Upgrade Your Family Game Night

Upgrade Your Family Game Night

- in 2022 Editions, Featured, January 2022, Magazine, Parenting

When it comes to family game night, it’s easy to just dust off the tried-and-true from your closet. After all, those classic board games have their charms — and, for many, a nostalgic kick. But, let’s be frank: Some of them aren’t terribly fun, especially for adults.

So when you’re tired of sliding down chutes and climbing up ladders and trudging through Candyland, but still want face-to-face play time with your kids, consider these terrific new alternatives for tabletop fun. (Yes, I’ve play-tested them all.) 

Abandon All Artichokes features a charmingly illustrated deck of cards, and, well, that’s all you need. Each player starts with 10 artichoke cards, and your goal is to deal yourself a five-card hand that doesn’t contain any of them. That’s done, on your turn, by adding another veggie card to your hand and performing its actions (i.e., an onion card lets you compose an artichoke from your hand, but you must then put the onion card on another player’s pile). The game plays swiftly, and there are only a few rules to learn. It’s got a high “let’s play again” factor and is great for throwing into a bag when taking a trip or anticipating waiting at an airport or restaurant. 

Haba Games has become a leader in creative games for younger kids. And for a shelf full of good reasons. Snail Sprint!, for instance, takes the standard roll-and-move game and adds fun by having the pieces race not only on the board but also over the top of the tin box it’s packaged in. In Haba’s Rhino Hero, players take the unlikely title beast higher and higher in a card-stacking structure in an effort to score the most points without bringing the whole building crashing down.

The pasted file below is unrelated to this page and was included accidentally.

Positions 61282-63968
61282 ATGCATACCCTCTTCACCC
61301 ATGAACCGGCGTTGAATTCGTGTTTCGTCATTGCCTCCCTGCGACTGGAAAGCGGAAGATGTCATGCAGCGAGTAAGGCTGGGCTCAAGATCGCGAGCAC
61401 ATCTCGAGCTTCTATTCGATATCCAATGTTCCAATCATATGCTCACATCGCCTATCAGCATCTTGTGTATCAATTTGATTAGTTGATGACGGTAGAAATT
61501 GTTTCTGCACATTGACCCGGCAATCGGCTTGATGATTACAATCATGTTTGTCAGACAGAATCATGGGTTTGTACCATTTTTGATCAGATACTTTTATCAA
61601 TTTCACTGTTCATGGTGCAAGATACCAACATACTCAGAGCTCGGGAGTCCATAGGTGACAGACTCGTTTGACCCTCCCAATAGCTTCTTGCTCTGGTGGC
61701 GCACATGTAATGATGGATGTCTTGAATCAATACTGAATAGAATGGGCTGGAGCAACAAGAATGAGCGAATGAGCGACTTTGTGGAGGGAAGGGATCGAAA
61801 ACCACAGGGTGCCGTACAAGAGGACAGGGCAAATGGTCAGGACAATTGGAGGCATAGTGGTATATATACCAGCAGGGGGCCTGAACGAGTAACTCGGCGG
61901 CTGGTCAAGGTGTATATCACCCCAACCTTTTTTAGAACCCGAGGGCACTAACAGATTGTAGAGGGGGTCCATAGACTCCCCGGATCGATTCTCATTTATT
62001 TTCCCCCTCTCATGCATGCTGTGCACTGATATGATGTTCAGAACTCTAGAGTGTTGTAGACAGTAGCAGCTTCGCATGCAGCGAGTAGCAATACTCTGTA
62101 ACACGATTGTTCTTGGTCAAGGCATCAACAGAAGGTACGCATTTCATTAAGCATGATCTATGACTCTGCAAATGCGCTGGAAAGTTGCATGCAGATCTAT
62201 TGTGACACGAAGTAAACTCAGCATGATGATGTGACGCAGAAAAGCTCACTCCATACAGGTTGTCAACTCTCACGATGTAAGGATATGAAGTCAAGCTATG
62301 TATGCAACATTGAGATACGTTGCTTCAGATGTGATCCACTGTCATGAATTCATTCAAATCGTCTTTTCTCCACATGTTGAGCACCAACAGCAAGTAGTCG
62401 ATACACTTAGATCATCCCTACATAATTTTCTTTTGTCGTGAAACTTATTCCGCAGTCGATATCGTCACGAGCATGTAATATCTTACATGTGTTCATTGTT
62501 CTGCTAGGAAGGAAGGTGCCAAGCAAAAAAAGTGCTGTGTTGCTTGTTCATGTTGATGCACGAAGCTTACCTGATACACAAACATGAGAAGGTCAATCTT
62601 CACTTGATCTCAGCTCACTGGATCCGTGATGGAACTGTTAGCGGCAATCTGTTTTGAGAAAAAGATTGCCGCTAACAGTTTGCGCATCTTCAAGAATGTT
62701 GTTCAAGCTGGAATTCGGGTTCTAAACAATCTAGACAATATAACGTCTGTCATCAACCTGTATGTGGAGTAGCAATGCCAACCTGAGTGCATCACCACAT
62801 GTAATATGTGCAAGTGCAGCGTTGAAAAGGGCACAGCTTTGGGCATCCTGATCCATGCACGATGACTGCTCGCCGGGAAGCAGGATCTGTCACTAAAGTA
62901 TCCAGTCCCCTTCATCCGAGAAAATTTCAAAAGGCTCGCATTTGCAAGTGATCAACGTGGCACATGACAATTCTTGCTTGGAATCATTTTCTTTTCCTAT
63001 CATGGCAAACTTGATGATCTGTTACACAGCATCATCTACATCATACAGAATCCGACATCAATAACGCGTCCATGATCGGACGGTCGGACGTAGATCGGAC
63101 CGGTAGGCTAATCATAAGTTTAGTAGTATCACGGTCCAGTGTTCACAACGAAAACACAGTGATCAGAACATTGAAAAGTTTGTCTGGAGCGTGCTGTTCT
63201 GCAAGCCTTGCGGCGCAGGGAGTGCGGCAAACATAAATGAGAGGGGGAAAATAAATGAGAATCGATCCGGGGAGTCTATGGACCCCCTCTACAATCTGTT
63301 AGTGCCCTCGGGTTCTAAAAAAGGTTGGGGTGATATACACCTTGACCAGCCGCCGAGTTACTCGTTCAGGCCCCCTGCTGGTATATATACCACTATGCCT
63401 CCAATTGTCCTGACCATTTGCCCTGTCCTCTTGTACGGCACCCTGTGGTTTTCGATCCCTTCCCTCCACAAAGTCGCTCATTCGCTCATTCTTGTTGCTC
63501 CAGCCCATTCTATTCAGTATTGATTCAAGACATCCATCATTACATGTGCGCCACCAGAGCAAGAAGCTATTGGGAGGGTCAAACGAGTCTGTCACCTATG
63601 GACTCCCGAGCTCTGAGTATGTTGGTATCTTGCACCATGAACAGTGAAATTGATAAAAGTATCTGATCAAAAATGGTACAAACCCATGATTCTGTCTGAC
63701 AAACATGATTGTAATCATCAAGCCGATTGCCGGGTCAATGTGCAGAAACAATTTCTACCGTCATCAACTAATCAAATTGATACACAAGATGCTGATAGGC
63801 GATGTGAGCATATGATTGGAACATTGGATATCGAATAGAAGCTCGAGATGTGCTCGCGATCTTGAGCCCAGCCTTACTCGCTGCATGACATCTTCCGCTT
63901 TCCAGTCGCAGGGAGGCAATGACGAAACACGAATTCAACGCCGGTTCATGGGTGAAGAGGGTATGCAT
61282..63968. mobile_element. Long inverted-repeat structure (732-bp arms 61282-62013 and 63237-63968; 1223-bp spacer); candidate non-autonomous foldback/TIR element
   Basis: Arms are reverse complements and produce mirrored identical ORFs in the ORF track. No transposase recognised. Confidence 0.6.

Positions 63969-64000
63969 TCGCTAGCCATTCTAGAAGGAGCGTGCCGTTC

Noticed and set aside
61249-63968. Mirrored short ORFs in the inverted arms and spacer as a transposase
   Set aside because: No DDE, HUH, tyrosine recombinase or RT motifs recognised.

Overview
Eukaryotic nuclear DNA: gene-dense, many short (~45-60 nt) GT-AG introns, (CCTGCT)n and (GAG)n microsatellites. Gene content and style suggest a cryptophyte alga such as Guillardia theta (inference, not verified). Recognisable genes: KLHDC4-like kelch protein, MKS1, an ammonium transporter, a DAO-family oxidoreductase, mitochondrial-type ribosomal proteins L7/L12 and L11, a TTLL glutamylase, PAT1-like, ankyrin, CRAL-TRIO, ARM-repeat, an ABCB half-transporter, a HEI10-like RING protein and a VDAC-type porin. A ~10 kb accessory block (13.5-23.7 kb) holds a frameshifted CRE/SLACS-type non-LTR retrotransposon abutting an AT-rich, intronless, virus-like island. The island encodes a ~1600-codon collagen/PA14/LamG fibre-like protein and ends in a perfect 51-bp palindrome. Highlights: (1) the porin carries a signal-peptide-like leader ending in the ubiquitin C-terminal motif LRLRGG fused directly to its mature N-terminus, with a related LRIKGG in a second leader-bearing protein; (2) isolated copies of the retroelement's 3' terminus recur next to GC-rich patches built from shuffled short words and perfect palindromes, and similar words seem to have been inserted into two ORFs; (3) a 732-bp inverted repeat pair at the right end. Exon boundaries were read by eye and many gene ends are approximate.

A bit more decision-making is required in Fabled Fruit, from Stronghold Games. On each turn, you move your animal token to one of six locations, each offering a different action. The goal is to collect enough fruit cards to create juice combos. What makes the game special is that once a pile of location cards is emptied, it’s replaced by a new variety — and there are 59 in the game. Want to play again? You can start with the same cards or move on to the next ones, providing a new set of actions and challenges. 

Blurring the lines between game and toy, Funko Games’ FunkoVerse Strategy Game takes smaller versions of the company’s collectable pop culture figurines and sets them against each other in easy-to-play competition. The individual games are fun, but the bigger kick comes from combining sets. You can have Harry Potter characters square off against Michael Jordan and Bugs Bunny from “Space Jam.” Or — no kidding — have the Joker and Catwoman vie for victory over The Golden Girls. Yes, those Golden Girls.

Disney takes a similar mix-and-match approach with its Villainous line of games from Ravensburger. Here, each edition contains a set of cinematic baddies, each with their own objective. Jafar, for instance, has to acquire the magic lamp and get the Genie under his control, while Maleficent needs a series of curses. Player interaction is minimal — this one is more about choosing actions to match a character’s devious ends. 

For pure silliness, try The Table is Lava from R&R Games. Here, players toss cards to expand an “island” and populate it with wooden meeples, attempting to knock off opponents in the process. 

Want to avoid competition altogether? Many newer games can be played cooperatively, with all players united on a quest. Ravensburger’s The Princess Bride Adventure Book Game creatively allows your crew to play a series of distinct adventures paralleling those in the hit 1987 film. Complete one task, turn the cardboard page, and discover another. 

Lou Harry has written about tabletop games for more than a decade. When not rolling dice, he’s found time to author more than 30 books, including Kid Culture and The Biggest Trivia Book Ever (both from Cider Mill Press), and Creative Block (Running Press). By day, he edits Quill, the magazine of the Society of Professional Journalists.  @louharry 

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